Outlet

So it begins. The big long journey back to Chelsea. We were in Earl Haig Hall tonight. Another corking show. This project fills me with joy. Wonderful people doing difficult work together. The problem with working the Crouch End Festival is that Crouch End is the other side of the world from where I live. I suppose when our first show was in Pimlico I was lucky. So now I have to pay it back in travel time.

Today was a low responsibility show for me, as far as they go. I didn’t speak for the whole first half. Then I was Lady Macduff and Siward. Lady Macduff has a beautiful self contained scene. It’s a masterclass in writing by the old bastard. God he’s good. We need to care about the “pretty chickens and their dam” to care about Macduff beating Macbeth. So we see a sad mother actively caring for her son, wanting him to have a father figure. We see her as her inner turmoil regarding her husband’s flight causes her to let her personal shit overcome her need to cleanly educate the boy. We then see her son unpacking that suspicious logic. Then there’s an amazingly human, self deprecating messenger. “If you can take a homely man’s advice,” (beautifully implying how utterly stunning lady Macduff must be.) Then she sees her son die trying to protect her, and runs. Her fate is not unpacked but it definitely ends in her death, and Shakespeare takes it off stage. It’s a remarkably crafted short part and a joy to speak.

Then Siward. It was my first Siward tonight. We’ve combined young and old into one character, who essentially works like the guy in The Shining who you think is going to sort it out, but dies almost immediately. It ended up being about me and a Tesco van. By the time Siward came into play we had significantly spilled out into the road behind the hall. As I was about to enter, an actor I know of old clocked me on the street, walking home. That’s Crouch End for you. “Al! Good to see you man!” I am about to go and speak lines I’ve never spoken out loud in context before. I have no time for niceties. I come across as pretty cold.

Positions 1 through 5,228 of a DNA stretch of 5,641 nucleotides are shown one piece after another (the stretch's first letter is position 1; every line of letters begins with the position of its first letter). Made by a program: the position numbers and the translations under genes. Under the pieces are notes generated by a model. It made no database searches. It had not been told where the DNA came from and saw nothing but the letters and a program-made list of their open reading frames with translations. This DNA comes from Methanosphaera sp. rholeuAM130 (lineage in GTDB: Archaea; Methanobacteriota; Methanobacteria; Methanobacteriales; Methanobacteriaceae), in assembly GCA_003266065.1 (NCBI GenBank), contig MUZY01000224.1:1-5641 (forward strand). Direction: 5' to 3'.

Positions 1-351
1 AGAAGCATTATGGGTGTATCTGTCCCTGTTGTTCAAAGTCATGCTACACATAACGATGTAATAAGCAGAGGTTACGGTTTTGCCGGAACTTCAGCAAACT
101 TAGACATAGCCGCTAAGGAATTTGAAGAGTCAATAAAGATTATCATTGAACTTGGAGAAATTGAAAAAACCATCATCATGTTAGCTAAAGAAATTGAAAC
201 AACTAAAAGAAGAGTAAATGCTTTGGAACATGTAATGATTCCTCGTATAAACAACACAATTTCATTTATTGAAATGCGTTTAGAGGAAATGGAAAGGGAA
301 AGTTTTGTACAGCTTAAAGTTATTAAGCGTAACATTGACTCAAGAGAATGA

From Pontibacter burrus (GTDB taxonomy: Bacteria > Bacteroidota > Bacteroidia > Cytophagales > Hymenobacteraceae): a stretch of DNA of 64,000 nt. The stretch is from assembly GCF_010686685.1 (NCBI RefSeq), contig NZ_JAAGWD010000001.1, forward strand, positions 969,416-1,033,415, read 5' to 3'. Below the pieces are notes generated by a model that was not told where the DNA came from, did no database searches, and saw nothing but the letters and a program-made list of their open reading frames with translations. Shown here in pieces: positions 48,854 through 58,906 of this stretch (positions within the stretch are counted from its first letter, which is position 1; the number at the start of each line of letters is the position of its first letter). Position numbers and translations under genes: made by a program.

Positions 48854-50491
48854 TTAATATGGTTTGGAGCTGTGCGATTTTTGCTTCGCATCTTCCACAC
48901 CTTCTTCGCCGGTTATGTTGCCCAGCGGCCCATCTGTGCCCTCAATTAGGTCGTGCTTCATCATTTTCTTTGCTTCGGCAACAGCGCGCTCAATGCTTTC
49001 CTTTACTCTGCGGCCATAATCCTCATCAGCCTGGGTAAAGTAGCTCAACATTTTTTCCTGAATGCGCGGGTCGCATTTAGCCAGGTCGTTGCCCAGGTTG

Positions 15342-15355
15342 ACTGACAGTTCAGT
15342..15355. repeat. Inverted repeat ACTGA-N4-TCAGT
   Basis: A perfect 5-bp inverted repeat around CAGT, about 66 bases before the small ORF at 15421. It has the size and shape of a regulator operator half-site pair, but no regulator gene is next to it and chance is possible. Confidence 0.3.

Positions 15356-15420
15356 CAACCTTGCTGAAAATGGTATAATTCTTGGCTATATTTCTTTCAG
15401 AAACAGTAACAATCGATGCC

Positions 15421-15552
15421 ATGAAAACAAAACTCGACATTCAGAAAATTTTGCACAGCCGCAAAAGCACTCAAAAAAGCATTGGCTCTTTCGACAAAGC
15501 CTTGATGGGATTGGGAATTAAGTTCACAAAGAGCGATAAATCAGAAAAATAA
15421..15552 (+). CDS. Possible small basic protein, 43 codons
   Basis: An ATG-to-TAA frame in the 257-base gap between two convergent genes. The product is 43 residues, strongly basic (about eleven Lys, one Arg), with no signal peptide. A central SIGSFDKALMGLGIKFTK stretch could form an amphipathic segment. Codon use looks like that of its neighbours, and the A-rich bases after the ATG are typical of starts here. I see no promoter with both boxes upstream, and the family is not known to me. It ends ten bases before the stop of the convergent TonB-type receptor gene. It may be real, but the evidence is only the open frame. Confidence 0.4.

I end up lying on the road being killed by Maddy’s Macbeth whilst old friends with tights on their heads hold back a Tesco van that might run over my head. As soon as I’m properly dead I stand up with tights on my head too and wave the bemused driver through.

It’s golden, this show. Afterwards at the bar an Irish woman says to me twice (because I blocked it the first time) “You’re actually very good.” I guess she had watched me be silent for the whole first half with tights on my head. The shock of understanding I could speak too had catalysed her into needing to express that surprise. It’s an old bad think, that one, brought on by the way many industries work. “The actors in the smaller parts are somehow lesser than the actors in the bigger parts.” It is of course entirely flawed. But it’s rife. I just told her “I’m glad you enjoyed it.” I couldn’t be bothered to explain. Leila only had about three lines tonight. Last night she played Macbeth and smashed it. 8 women and 5 men tonight. I love this project. You might find I’m banging on about it until it’s done on Friday. Maybe if you’re free in Crouch End Thursday or Friday you could come. Fuck knows who I’ll be playing. But it’s my creative outlet, and it’s about the show, not my specific work. We are all working in the same direction, evenly.

dav

 

Author: albarclay

This blog is a work of creative writing. Do not mistake it for truth. All opinions are mine and not that of my numerous employers.

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